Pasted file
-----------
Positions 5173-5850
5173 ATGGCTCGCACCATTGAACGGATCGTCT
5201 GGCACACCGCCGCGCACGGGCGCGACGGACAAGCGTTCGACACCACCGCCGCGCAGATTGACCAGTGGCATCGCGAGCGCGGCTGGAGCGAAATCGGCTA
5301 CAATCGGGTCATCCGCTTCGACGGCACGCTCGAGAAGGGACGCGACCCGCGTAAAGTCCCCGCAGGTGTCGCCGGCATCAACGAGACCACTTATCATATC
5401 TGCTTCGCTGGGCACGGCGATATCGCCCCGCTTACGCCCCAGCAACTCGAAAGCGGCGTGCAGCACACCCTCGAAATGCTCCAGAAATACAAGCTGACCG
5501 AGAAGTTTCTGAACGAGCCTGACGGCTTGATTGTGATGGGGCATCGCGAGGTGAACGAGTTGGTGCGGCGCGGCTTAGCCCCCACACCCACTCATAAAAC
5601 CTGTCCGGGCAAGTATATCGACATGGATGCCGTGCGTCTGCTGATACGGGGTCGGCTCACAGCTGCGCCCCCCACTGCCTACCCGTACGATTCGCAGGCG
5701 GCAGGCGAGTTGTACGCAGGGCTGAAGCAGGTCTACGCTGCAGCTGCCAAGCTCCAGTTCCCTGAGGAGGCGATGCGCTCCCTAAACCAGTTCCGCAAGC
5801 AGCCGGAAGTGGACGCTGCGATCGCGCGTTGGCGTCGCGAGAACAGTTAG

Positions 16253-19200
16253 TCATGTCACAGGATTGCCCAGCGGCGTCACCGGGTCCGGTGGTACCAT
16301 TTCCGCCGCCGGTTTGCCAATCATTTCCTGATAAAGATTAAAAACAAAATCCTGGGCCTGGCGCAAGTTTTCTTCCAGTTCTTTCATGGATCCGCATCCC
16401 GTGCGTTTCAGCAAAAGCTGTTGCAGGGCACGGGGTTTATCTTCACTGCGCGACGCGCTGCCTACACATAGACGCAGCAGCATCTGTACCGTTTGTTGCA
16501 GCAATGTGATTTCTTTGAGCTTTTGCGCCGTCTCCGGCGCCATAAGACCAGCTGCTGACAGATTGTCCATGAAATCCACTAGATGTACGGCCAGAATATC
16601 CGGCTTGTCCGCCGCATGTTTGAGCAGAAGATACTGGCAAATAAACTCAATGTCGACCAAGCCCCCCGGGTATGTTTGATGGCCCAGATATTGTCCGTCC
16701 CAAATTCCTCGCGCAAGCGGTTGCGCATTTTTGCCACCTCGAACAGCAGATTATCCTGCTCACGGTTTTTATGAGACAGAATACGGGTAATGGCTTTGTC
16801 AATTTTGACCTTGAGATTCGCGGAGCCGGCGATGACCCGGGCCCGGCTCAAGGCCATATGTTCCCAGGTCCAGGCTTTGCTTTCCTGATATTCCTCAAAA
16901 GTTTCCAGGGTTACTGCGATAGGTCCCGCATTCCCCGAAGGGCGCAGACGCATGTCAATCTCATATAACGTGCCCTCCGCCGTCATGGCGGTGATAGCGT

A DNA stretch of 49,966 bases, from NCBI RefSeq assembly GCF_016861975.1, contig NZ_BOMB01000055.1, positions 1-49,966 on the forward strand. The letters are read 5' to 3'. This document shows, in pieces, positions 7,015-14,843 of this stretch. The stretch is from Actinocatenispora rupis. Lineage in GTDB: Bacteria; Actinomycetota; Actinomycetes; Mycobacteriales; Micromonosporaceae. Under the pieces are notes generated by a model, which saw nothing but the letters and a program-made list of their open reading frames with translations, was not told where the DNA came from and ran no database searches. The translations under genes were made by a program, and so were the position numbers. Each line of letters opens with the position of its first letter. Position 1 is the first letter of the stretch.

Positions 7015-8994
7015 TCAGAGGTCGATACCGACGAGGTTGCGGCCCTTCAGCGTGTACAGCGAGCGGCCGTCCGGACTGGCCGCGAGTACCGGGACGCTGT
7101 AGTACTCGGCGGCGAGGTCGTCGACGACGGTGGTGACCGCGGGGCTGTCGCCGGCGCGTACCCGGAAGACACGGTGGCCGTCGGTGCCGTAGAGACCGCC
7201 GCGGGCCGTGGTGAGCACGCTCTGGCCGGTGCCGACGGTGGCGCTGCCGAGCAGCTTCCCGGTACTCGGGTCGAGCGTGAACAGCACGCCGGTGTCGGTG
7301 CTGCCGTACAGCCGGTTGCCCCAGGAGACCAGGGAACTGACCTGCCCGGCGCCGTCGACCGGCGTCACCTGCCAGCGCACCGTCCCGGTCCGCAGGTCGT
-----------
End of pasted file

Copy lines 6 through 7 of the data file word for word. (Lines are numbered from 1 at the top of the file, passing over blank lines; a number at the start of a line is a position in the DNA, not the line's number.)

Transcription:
5501 AGAAGTTTCTGAACGAGCCTGACGGCTTGATTGTGATGGGGCATCGCGAGGTGAACGAGTTGGTGCGGCGCGGCTTAGCCCCCACACCCACTCATAAAAC
5601 CTGTCCGGGCAAGTATATCGACATGGATGCCGTGCGTCTGCTGATACGGGGTCGGCTCACAGCTGCGCCCCCCACTGCCTACCCGTACGATTCGCAGGCG